45. The report of a committee is accepted by a vote, which simply acknowledges the service of the committee, and places their report before the meeting for its action. Afterwards, any distinct proposition or recommendation contained in the report is separately acted on, and may be adopted or rejected.
46. A majority of a committee constitutes a quorum for business, who may meet where they please, but they can not act except when together; and nothing can be the report of the committee except what is agreed upon in committee.
47. Amendments may be made to motions by omitting, adding, or substituting, words or sentences, and amendments to amendments, are in order.
48. The amendment should be discussed and voted on first, and then the original resolution, as amended.
49. No amendment should be made, which essentially changes the nature or design of the original resolution.
50. But a substitute may be offered for any motion or amendment under debate, which may or may not change the design of the motion.
51. It is in order to move an amendment to strike out certain words and insert others; this being rejected, it is in order to move to strike out, and insert a different set of words; this being rejected, it is in order to move to strike out the same words, and insert nothing; because each of these is a distinct proposition differing from the others. But it must be recollected, that it is not in or.ler, if the motion to strike out and insert A. is carried, to move an amendment to strike out A. and insert B. To avoid this dilemma, the mover of B. must give notice, pending the motion to insert A., that he intends to move the insertion of B., in which case he will gain the votes of all who prefer the amendment B. to the amendment A., in opposition to A. But, after A. is inserted, it is in order to move an amendment by striking out the whole or part of the original paragraph, including A.; for this is essentially a different proposition from that to strike out A. merely.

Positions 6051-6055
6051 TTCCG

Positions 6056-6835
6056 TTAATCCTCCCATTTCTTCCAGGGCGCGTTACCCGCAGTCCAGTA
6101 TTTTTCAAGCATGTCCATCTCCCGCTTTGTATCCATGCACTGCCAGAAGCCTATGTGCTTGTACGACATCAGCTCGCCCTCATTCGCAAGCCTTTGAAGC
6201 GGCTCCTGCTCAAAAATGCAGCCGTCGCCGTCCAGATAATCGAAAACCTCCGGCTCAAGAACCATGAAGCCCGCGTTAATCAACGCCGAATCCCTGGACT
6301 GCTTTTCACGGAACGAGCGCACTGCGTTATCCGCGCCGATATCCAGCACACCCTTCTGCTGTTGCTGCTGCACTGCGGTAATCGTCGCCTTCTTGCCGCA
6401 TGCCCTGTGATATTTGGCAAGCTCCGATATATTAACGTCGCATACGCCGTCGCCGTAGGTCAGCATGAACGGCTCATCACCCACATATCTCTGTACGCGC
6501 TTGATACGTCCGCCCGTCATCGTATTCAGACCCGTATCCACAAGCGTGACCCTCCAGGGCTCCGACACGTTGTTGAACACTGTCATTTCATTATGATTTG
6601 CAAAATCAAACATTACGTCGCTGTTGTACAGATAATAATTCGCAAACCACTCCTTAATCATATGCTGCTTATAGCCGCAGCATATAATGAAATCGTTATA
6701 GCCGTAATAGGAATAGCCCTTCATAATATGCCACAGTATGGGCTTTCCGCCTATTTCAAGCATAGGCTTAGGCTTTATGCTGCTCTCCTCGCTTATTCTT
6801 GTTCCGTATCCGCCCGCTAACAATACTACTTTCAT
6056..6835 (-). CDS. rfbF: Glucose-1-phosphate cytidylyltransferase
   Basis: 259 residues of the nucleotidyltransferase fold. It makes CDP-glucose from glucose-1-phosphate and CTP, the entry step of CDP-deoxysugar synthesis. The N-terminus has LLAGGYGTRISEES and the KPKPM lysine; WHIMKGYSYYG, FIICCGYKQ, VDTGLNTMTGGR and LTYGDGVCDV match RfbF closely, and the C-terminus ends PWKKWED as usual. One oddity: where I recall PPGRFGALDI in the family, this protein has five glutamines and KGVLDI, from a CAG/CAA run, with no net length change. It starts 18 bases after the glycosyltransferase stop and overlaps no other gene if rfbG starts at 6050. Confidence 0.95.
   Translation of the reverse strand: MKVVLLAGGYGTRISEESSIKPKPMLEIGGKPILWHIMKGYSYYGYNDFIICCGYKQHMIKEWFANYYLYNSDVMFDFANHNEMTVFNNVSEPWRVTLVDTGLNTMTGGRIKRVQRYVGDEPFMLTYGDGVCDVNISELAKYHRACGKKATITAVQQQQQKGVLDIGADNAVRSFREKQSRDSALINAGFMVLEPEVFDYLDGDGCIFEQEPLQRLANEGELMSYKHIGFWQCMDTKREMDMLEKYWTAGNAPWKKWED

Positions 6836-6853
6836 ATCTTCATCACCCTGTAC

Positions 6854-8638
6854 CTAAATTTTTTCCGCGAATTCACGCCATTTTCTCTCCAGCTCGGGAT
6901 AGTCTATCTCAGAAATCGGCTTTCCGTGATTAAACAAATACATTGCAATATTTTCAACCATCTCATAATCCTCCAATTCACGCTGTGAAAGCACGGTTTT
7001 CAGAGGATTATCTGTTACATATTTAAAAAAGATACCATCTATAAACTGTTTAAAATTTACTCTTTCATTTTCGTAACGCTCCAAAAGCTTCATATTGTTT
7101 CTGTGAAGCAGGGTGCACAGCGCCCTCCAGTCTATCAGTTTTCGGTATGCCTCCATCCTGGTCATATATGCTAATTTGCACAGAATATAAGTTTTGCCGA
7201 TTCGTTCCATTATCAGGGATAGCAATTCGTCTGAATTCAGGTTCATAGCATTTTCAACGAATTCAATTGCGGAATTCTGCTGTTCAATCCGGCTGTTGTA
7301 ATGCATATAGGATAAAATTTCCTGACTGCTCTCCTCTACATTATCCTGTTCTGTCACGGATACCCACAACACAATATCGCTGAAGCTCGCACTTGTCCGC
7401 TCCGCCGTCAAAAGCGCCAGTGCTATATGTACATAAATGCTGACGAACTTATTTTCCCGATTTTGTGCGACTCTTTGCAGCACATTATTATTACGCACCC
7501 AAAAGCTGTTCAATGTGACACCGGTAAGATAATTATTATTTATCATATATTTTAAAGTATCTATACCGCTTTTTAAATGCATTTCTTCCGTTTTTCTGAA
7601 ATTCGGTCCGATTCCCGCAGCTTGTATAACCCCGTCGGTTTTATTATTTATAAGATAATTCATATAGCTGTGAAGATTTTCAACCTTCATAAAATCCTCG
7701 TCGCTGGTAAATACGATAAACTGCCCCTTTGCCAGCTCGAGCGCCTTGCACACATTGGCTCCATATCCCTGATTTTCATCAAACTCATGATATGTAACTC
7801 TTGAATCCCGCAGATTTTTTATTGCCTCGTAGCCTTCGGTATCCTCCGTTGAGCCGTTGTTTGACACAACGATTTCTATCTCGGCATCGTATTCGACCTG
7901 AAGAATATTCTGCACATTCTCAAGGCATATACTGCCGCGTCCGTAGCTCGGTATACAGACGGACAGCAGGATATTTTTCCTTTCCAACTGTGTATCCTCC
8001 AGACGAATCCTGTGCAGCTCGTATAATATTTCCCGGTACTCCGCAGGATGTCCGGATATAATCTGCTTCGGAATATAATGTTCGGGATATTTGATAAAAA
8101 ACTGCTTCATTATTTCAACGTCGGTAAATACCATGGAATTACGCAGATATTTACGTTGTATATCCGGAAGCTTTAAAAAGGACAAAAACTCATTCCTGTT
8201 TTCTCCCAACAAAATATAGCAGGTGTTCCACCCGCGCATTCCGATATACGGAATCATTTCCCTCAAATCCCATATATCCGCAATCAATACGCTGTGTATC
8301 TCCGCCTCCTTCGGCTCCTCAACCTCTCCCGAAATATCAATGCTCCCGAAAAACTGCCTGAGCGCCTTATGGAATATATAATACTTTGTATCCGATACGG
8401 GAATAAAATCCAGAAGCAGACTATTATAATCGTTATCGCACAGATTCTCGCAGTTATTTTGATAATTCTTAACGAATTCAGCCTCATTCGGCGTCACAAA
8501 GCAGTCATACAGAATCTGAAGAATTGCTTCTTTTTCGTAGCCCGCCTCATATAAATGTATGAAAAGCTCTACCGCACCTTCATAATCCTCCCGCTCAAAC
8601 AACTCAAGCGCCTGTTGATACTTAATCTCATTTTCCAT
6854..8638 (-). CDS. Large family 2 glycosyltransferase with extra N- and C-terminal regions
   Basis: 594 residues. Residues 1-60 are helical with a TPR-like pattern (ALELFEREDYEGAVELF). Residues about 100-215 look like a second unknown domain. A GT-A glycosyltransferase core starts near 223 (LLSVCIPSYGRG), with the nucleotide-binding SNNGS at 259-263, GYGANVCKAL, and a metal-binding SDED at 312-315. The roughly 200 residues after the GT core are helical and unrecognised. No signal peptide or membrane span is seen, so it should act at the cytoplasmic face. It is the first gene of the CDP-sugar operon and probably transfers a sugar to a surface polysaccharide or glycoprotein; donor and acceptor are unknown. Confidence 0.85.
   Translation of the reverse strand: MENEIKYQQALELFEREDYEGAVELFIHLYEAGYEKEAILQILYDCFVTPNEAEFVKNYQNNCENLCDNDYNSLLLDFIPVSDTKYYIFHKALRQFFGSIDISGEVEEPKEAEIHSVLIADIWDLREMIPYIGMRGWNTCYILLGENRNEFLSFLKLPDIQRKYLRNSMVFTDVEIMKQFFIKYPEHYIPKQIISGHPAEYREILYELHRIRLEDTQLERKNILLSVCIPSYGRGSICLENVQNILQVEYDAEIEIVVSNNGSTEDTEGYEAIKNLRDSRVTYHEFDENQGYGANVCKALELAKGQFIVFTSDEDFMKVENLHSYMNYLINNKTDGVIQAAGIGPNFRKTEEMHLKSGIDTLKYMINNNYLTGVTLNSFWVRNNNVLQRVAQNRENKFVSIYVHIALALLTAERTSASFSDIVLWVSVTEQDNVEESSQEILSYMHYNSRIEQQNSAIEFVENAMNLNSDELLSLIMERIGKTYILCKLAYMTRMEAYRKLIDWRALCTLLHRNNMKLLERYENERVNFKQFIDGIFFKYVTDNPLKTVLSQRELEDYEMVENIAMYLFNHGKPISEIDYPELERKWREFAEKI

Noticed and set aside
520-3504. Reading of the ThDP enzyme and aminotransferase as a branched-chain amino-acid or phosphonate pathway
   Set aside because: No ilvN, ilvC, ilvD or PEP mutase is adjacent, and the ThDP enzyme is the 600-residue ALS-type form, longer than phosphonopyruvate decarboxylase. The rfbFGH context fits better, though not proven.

52. In every constitutionally organized body there must be some number fixed which are sufficient to do business. This number is called a quorum, and is usually designated in the constitution under which the body acts. Sometimes a quorum consists of a definite number of members; sometimes of twothirds of all the members; but usually, as in congress, of a majority of the members.
53. When a quorum is necessary to do business, in general, the chair should not be taken by the presiding officer till that quorum is present. And whenever, in the progress of business, it is observed that a quorum is not present, any member may call for a count of the house; and a quorum being found wanting, business must be suspended.
54. In primary assemblies of the people there is, of course, no number requisite to constitute a quorum, and it frequently happens that a very small number of persons act for a large community.
55. The question is first put on the affirmative, and then on the negative side; till which, it is not a full question; but in the cases of small matters, such as receiving reports, petitions, reading papers, etc., the presiding officer may presume consent unless some objection be formally made; which saves the time of taking votes on matters of mere routine.
56. In putting a question the presiding officer declares whether the yeas or nays have it by the sound if he be himself satisfied; if he be not satisfied, or if any member express dissatisfaction, the body is divided, usually by rising. The ayes first rise, and are counted standing in their places, by the chair or by tellers, as the case may be, then they sit; and the noes rise, and are counted in the same manner.
57. If the result be a tie (unless the chair give the casting vote, or if his vote make the tie) the motion is lost.